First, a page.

John, food growth is “DONE” period. You will see nothing but declines here on out with a few bumps so these folks will have no choice but to address population overshoot with widespread hunger.

  11. bobinget on Wed, 26th Mar 2014 5:07 pm 

    Wheat is a big nitrogen user. We are talking 20 to 30 lbs per acre. Thousand acres= average 25,000 lbs,
    a lotta natural gas to formulate the stuff. Now, add ‘P’ ‘K’ and ‘S’ then diesel to spread chemicals slowly turning land into concrete.

    One formula: the greater the mortgage payment the higher the application rate.

  12. chilphil1986 on Thu, 27th Mar 2014 4:34 am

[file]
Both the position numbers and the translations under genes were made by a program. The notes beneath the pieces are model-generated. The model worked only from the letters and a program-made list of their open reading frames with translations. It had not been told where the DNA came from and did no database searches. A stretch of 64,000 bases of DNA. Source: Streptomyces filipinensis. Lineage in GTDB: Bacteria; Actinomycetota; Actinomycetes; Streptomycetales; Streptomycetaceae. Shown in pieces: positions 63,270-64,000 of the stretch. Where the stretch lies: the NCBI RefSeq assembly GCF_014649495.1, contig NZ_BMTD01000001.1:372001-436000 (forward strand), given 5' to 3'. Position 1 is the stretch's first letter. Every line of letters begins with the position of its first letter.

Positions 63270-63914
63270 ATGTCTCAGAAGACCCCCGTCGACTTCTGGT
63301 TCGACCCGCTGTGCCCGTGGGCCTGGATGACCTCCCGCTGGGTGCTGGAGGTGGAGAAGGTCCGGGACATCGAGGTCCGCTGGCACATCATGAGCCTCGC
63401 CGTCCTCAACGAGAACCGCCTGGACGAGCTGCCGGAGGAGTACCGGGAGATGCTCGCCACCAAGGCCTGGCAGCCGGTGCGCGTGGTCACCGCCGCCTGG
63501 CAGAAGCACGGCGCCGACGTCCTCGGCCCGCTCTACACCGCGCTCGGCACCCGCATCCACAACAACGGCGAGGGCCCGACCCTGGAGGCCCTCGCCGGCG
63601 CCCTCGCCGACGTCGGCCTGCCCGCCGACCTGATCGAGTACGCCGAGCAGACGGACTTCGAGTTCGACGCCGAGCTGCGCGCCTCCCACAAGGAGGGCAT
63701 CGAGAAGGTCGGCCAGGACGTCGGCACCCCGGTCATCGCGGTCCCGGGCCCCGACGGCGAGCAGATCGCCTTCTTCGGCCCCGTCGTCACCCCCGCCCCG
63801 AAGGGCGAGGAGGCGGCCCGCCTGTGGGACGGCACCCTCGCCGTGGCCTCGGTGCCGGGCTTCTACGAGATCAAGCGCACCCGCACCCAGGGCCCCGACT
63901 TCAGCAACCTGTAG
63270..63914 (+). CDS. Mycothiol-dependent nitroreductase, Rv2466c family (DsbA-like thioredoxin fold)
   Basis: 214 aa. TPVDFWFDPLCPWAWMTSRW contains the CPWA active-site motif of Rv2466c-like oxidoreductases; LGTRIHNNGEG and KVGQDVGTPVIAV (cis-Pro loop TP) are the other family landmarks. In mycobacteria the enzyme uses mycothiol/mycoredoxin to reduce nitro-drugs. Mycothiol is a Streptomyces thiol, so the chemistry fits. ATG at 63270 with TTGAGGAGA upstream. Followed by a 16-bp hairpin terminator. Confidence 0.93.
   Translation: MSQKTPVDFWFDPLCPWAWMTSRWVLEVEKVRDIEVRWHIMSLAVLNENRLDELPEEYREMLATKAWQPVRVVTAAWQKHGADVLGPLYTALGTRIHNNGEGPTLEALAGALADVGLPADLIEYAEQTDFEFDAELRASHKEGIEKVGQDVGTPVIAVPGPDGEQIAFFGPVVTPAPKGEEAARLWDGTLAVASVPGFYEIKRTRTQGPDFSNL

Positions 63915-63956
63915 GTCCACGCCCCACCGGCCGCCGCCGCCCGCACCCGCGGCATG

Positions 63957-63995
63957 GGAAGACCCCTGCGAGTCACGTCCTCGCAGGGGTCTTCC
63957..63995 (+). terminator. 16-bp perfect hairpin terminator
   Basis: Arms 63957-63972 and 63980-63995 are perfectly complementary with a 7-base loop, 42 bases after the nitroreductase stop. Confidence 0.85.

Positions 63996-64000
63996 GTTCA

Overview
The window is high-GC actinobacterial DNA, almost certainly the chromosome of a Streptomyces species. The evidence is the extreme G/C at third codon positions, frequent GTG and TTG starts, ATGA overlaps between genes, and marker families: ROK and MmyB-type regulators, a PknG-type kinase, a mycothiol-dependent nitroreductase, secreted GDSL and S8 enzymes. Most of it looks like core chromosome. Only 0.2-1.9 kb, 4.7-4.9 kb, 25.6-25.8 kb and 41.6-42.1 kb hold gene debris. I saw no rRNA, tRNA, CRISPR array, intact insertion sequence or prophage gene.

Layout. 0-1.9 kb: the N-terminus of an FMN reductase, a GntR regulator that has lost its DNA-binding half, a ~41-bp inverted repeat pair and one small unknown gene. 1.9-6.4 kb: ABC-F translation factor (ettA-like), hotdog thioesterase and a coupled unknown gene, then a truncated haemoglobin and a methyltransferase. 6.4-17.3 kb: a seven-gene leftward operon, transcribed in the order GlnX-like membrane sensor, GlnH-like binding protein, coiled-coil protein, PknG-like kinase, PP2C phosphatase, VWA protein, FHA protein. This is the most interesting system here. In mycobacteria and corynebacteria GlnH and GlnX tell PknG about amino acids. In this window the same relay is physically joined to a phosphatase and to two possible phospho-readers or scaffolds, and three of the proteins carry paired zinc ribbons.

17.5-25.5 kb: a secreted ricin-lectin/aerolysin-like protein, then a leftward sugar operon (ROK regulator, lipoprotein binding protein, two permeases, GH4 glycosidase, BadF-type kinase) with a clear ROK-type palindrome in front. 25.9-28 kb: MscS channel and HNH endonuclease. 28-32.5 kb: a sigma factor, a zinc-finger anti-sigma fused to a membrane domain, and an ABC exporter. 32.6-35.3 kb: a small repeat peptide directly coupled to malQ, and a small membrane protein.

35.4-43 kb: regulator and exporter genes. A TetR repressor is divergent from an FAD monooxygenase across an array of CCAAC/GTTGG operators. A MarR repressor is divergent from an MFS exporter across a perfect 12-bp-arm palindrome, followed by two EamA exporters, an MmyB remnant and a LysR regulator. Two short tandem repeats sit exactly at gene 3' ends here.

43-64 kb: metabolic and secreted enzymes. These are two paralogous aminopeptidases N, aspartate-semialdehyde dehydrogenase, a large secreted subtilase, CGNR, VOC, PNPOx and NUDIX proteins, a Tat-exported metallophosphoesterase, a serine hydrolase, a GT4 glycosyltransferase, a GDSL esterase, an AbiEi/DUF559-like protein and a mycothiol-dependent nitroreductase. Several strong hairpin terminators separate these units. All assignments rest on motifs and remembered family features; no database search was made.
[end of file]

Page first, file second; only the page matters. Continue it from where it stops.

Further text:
I think the only possible counterstrategy to any food shortage will be a drastic rehashing of current agricultural practices along the lines of what Davy is suggesting. There needs to be less genetic modification research, which tends to be expensive, aggressive, and disruptive, and more ecologically sound farming practices that take entire biomes into account. It is possible to create systems which can feed people on the order of 5 to 8 people per year per acre, but it sure isn’t this stupid monocropping wheats, corns, and soybeans. You need multiple layers of photosythetic processes going on in the same space simultaneously. Chestnut trees, apple trees, berry shrubs, and nice veggie layers on the bottom. Not saying this would work in every ecosystem around, but it would do wonders in the US midwest. The breadbasket we know is really just an extremely inefficient use of space if monocropping is the MO.